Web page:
'The opposite of sexy': VC slams new Google Glass

Early look at new Google Glass

Alphabet may make good on its promise to revamp Google Glass in the near future, if a recent government filing is any indication.

But despite upgrades, images of the high-tech eyewear are still "the opposite of sexy," an entrepreneur and angel investor told CNBC on Tuesday.

"If you wear these on the dance floor, people will run from the dance floor," Jason Calacanis said on "Squawk Alley." "These devices really look terrible, and they don't provide that much value."

Google Glass submission to the FCC.
Source: FCC
Google submission to the FCC for Google Glass.
Source: FCC

But the wearable may be designed less for the dance floor than the office.

The consumer edition of Google Glass was discontinued at the end of January after the interactive goggles, called the "Explorer Edition," became the target of irreverent humor (such as the term "Glassholes.") Over the past year, the Glass team has been shuffled under Alphabet company Nest, but the device lived on as part of "Glass at Work."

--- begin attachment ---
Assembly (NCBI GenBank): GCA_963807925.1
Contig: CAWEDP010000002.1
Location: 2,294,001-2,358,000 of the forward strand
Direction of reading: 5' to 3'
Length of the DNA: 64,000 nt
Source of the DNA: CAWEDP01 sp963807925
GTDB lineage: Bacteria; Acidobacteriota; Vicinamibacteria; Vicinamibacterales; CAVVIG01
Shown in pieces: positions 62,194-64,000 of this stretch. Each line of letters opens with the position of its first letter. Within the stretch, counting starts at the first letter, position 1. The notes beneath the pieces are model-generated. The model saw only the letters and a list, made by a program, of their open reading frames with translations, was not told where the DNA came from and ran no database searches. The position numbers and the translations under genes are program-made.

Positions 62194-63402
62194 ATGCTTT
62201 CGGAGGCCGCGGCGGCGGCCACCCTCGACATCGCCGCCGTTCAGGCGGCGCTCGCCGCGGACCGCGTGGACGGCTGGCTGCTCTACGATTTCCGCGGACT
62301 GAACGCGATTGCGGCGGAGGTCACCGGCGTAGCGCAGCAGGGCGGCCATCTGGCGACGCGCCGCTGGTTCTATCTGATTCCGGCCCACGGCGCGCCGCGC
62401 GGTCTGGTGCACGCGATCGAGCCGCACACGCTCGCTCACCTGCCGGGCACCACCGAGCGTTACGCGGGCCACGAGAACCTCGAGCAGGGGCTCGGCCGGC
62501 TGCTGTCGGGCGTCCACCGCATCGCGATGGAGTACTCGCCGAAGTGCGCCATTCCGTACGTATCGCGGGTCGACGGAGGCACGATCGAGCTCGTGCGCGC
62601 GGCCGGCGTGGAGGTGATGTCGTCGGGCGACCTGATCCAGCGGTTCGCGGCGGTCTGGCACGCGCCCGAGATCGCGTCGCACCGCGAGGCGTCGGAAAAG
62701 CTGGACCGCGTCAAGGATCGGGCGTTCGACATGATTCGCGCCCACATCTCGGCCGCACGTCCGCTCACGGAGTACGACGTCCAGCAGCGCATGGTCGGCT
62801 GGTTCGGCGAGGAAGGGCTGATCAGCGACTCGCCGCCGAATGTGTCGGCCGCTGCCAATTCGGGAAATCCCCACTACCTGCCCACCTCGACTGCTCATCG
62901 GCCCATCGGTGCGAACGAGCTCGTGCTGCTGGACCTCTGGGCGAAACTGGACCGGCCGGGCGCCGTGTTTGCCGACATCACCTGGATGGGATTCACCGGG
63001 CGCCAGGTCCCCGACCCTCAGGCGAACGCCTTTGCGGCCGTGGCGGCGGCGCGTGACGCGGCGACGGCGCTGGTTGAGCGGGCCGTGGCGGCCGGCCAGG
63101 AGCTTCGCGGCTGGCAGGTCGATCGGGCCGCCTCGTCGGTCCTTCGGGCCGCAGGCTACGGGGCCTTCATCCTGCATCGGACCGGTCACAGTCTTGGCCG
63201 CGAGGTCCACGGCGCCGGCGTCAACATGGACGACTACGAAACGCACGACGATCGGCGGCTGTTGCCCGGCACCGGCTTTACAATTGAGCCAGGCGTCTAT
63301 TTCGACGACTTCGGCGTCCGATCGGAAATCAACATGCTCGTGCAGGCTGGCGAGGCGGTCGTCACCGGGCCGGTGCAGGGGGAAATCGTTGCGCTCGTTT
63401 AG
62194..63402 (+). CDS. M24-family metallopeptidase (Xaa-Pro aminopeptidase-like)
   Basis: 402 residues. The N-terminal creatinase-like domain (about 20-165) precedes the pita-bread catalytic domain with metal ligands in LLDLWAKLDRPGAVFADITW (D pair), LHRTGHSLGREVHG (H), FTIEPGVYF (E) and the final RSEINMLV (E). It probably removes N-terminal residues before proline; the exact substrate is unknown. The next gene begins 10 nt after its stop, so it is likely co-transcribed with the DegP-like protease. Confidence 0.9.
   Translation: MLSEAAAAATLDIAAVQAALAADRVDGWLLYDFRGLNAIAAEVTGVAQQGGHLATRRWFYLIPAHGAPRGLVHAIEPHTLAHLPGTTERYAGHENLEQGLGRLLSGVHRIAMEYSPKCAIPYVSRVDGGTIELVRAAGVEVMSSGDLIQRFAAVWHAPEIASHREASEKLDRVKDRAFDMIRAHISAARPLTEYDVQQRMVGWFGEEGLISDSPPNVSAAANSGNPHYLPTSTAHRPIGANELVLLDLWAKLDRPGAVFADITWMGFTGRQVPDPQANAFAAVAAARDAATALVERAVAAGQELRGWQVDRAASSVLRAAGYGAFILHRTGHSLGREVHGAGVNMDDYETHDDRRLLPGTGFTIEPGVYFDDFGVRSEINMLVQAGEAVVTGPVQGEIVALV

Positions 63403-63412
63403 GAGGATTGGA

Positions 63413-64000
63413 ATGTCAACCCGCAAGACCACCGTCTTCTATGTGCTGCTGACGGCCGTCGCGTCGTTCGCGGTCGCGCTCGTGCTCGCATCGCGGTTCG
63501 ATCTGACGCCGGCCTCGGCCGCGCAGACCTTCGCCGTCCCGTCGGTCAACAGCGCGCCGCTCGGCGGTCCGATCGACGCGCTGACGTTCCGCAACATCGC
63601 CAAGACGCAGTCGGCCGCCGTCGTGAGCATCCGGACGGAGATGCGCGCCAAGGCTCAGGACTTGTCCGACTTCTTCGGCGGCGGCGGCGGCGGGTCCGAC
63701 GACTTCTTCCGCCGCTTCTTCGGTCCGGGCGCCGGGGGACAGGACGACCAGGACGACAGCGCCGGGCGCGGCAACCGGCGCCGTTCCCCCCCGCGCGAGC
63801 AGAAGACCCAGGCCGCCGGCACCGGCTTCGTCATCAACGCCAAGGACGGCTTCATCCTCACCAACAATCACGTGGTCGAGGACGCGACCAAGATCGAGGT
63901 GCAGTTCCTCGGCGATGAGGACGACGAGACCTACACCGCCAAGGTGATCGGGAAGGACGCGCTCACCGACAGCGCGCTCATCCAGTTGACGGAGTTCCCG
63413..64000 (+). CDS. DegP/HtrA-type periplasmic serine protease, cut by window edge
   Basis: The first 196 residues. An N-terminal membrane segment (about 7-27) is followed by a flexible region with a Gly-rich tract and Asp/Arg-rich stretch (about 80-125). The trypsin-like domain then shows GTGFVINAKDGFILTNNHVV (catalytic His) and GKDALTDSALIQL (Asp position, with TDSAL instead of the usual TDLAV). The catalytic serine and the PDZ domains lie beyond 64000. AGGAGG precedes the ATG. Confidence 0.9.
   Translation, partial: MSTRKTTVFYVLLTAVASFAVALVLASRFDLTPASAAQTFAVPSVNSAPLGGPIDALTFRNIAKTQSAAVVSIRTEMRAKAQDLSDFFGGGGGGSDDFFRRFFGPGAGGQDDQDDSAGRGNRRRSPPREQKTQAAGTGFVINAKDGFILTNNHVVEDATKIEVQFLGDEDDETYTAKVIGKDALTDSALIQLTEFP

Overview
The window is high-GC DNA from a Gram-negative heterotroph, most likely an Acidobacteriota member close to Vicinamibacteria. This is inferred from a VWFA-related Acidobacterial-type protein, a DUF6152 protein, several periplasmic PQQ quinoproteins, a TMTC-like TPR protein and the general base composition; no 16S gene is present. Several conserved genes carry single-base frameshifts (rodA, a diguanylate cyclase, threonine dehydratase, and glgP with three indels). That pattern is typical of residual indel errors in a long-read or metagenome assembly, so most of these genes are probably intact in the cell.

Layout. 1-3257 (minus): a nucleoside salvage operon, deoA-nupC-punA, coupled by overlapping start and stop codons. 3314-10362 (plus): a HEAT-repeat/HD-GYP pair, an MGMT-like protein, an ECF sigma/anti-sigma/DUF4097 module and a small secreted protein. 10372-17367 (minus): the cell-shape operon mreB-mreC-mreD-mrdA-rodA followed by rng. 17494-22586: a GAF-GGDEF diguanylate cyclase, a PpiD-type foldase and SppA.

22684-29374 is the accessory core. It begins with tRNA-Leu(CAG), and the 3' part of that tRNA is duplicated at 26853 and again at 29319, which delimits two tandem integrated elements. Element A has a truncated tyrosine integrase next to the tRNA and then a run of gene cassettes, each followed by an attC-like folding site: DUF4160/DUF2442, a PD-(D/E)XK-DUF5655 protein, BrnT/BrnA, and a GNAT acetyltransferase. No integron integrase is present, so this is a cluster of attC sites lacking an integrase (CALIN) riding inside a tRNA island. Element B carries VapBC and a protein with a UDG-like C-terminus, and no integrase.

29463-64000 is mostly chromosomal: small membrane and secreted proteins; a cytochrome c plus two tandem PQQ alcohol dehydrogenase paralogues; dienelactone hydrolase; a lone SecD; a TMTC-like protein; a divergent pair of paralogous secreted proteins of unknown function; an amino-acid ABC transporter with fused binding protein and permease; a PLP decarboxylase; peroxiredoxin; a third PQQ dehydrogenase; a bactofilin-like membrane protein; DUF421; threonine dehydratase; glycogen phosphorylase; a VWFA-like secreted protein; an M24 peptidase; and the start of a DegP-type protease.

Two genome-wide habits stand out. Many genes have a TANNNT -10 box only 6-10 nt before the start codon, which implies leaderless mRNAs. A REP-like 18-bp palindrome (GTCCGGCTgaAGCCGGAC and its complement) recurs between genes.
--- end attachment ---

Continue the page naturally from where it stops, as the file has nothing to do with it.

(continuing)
Partners for Glass at Work include companies that specialize in telemedicine, electronic health records, museums, energy, manufacturing and quality assurance, to name a few. Speculation about an enterprise-focused hardware release reignited when photos and a users' manual emerged in a Dec. 28 Federal Communications Commission filing update.

The most recent filings are far from the first rumors surrounding Google Glass 2.0. Reports from The Wall Street Journal and documents from the U.S. Patent and Trademark Office corroborated the development of at least one new edition.

Meanwhile, potential competitors also have gained ground as virtual and augmented reality becomes a popular feature among Microsoft's HoloLens and Facebook's Oculus, for instance.

Calacanis said he has his doubts about Glass in particular.

"What you will see, is they will have great application when you're fixing an engine in a car, and you can see all the different pieces and watch a little tutorial," Calacanis said. "But it's very early technology. They're not going to be a big deal."